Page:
South Sudan: My Political Philosophy on Nation State and Government

Posted: November 8, 2016 by PaanLuel Wël in Columnists, Commentary, Contributing Writers, Opinion Articles, Opinion Writers, Philosophy

By Simon Deng Kuol Deng, New York, USA

democracy

Demo-cracy or Demo-crazy?

November 8, 2016 (SSB) — My political philosophy is rooted on high degrees of believing that God has created humans with the rights and responsibility to recognize the necessity of having kind of nation state and government as the repository of the power aimed at protecting their common interests. Humans used to distinguish the functions of the nation state and government as the functions of public affairs, which means that, they recognize themselves as the possessors of the nation state and government.

Furthermore, humans recognize the offices of the nation state and government as the public offices in which they have rights to delegate individuals who may be interested in doing the public works for consent fixed periods of time for the purposes of providing humans’ legal needs such as law and order, security needs such as national defense, economy needs such as trade and employment, and social needs such as health care and education. While, they used to consider or regard the functions of individuals outside the nation state and government as the private affairs.

The nation state and government offices have designed to remain the public trust for the reason that people entrust the public offices of the state nation and government to the individuals who are capable of responding to the people’s general needs. Thus, the nation state and government consider by people as the repository of power, which they delegate to the public officials for the purposes of protecting the common or public interests. People expect public officials to serve the public interest with fairness and also manage public resources properly on a daily basis.

For the reason, that fair and reliable of public services inspire public trust to the public officials and the nation state and government. The system, which correspond with my political philosophy in which people have felt responsible for giving the assignments of public offices to the public officials for the fixed period of time is democracy, which I have confidence in that its principles should be upheld and expanded in the contemporary nation-state and government, in order for the public officials to implement programs on the people’s interests accordingly to people’s consent.

In the contemporary public institutions, these programs are also considered as policies that must be implemented by elected public officials for the provision of services to the people within the state of democracy system of governance. The programs or services provided by the elected officials from the democratic state are considered and perceived by the individuals as the public and/or individuals’ interests. In the democracy system, public and individuals’ interests are divided by political parties as their programs, but in the monarch, authoritarian systems of governance, all interests and programs are decided by one ruler or one party.

In the democracy system of governance, every political party may have its own programs with the policy areas of how its leaders will address the public and individuals ‘interests according to the norms and principles of their political party’s identity or characteristic. The examples of the programs, which perceive as the public interests provided by the states are security or national defense, foreign affairs, health, education, airports, roads and bridge, cleaning water, electricity, environment, social protection policies that provided benefit to the disable, vulnerable, and senior people etc. Whereas, individual interests are considered to be agriculture, commercial activities, or student loans, etc.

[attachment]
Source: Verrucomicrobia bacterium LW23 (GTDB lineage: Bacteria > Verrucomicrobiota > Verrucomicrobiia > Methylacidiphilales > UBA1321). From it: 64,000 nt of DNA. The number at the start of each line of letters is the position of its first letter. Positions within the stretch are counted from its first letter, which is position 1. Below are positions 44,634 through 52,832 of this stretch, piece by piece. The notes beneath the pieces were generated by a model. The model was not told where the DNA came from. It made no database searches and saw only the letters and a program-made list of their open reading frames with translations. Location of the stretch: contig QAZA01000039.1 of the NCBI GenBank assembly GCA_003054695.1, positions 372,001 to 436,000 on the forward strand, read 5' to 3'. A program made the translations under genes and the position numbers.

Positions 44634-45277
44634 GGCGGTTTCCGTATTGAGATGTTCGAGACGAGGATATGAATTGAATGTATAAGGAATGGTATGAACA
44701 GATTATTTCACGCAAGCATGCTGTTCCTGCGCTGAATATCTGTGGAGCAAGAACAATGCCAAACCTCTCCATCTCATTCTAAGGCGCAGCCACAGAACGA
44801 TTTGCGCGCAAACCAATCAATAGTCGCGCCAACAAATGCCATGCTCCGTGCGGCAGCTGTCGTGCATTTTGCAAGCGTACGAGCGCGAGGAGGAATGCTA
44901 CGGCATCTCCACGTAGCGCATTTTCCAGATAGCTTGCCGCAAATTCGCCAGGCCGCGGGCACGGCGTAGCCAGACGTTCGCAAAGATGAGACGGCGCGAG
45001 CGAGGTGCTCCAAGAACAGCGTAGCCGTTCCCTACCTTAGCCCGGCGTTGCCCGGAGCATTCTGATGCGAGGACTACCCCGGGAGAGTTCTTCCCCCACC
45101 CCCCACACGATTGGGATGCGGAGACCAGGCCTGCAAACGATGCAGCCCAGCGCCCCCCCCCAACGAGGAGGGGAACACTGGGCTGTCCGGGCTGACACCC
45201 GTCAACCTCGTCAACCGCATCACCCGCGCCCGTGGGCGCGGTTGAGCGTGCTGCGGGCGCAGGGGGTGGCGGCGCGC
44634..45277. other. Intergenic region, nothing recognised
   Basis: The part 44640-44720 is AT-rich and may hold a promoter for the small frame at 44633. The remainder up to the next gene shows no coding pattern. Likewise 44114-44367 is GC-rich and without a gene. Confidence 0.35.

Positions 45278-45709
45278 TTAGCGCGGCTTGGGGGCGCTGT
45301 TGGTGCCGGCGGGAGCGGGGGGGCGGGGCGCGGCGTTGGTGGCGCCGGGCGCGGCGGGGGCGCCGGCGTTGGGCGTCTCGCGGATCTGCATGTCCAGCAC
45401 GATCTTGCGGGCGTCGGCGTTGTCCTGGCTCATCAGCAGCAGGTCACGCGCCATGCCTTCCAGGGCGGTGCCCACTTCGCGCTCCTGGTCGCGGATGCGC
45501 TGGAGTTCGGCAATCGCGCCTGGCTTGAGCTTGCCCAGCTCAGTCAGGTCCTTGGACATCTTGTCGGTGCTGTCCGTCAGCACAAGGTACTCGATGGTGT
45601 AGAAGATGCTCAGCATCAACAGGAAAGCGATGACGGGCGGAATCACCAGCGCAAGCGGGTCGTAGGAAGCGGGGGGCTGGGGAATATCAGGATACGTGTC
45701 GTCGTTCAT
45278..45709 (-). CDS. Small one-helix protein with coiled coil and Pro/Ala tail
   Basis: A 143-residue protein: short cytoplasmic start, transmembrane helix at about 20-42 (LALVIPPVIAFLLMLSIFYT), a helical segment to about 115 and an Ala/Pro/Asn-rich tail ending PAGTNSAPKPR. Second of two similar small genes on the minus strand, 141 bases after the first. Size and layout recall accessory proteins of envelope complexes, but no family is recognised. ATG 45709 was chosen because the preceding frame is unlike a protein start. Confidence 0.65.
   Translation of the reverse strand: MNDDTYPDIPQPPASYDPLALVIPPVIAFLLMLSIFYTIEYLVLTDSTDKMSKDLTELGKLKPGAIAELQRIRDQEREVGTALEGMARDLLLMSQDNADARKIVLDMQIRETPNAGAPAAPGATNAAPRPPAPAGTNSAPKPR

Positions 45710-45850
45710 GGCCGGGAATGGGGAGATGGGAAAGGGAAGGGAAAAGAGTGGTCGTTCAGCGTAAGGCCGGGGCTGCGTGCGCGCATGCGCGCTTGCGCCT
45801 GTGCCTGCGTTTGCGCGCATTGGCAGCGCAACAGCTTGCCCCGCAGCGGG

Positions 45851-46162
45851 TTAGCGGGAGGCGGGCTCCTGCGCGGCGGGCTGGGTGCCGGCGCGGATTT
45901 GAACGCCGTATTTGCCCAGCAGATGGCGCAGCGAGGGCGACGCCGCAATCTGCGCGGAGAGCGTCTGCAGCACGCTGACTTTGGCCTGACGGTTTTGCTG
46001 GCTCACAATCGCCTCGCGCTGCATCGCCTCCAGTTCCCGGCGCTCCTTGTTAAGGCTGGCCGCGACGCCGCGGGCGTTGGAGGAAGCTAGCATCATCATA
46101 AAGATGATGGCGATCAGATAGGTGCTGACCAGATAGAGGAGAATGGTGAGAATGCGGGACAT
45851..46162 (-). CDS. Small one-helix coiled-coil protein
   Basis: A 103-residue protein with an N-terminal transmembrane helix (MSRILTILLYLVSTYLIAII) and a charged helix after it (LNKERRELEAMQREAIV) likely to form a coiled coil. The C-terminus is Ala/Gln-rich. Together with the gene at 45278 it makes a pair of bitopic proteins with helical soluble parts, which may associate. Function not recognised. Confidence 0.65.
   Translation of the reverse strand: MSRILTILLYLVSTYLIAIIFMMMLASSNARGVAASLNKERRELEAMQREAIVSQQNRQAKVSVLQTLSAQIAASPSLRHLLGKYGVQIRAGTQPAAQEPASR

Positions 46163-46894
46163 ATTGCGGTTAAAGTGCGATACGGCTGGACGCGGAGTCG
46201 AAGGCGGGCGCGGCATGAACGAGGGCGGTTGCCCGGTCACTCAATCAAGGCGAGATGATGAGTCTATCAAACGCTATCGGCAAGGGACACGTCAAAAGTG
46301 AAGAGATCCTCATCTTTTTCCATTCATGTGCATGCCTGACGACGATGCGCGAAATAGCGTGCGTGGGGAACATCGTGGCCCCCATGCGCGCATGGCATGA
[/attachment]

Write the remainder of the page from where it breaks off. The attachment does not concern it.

Surely, democracy peace theory has been the significant influences in reconfirming my political beliefs. In the democratic nation state and its government, when the time for the election comes, people are more likely to elect the best candidates into public offices to uphold the people’s rights and implement the programs that may improve the people’s needs such as law and order, national security, economy, and social needs. Hence, people in any election of the nation state and government expect the candidates who run for the public offices to address the major programs or interests with the full explanations of the policies’ areas of how they will go to implement them when they have elected into public offices.

Democracy system is peaceful, as researchers have expanded the horizons of scholars engaged in this type of empirical investigation to provide a satisfactory account of the relationship between democracy and peace. However, at the end, a good number of the researchers found out from their studies the significant evidence that has supported the claims made by the previous researchers that democratic states do not wage interstate wars against themselves.  Democratic peace theory has accepted by its proponents and swiftly linked it with the 18th-century philosopher, Immanuel Kant who had argued that countries with a representative government would behave more peacefully than countries with the authoritarian government (Braden, 2005).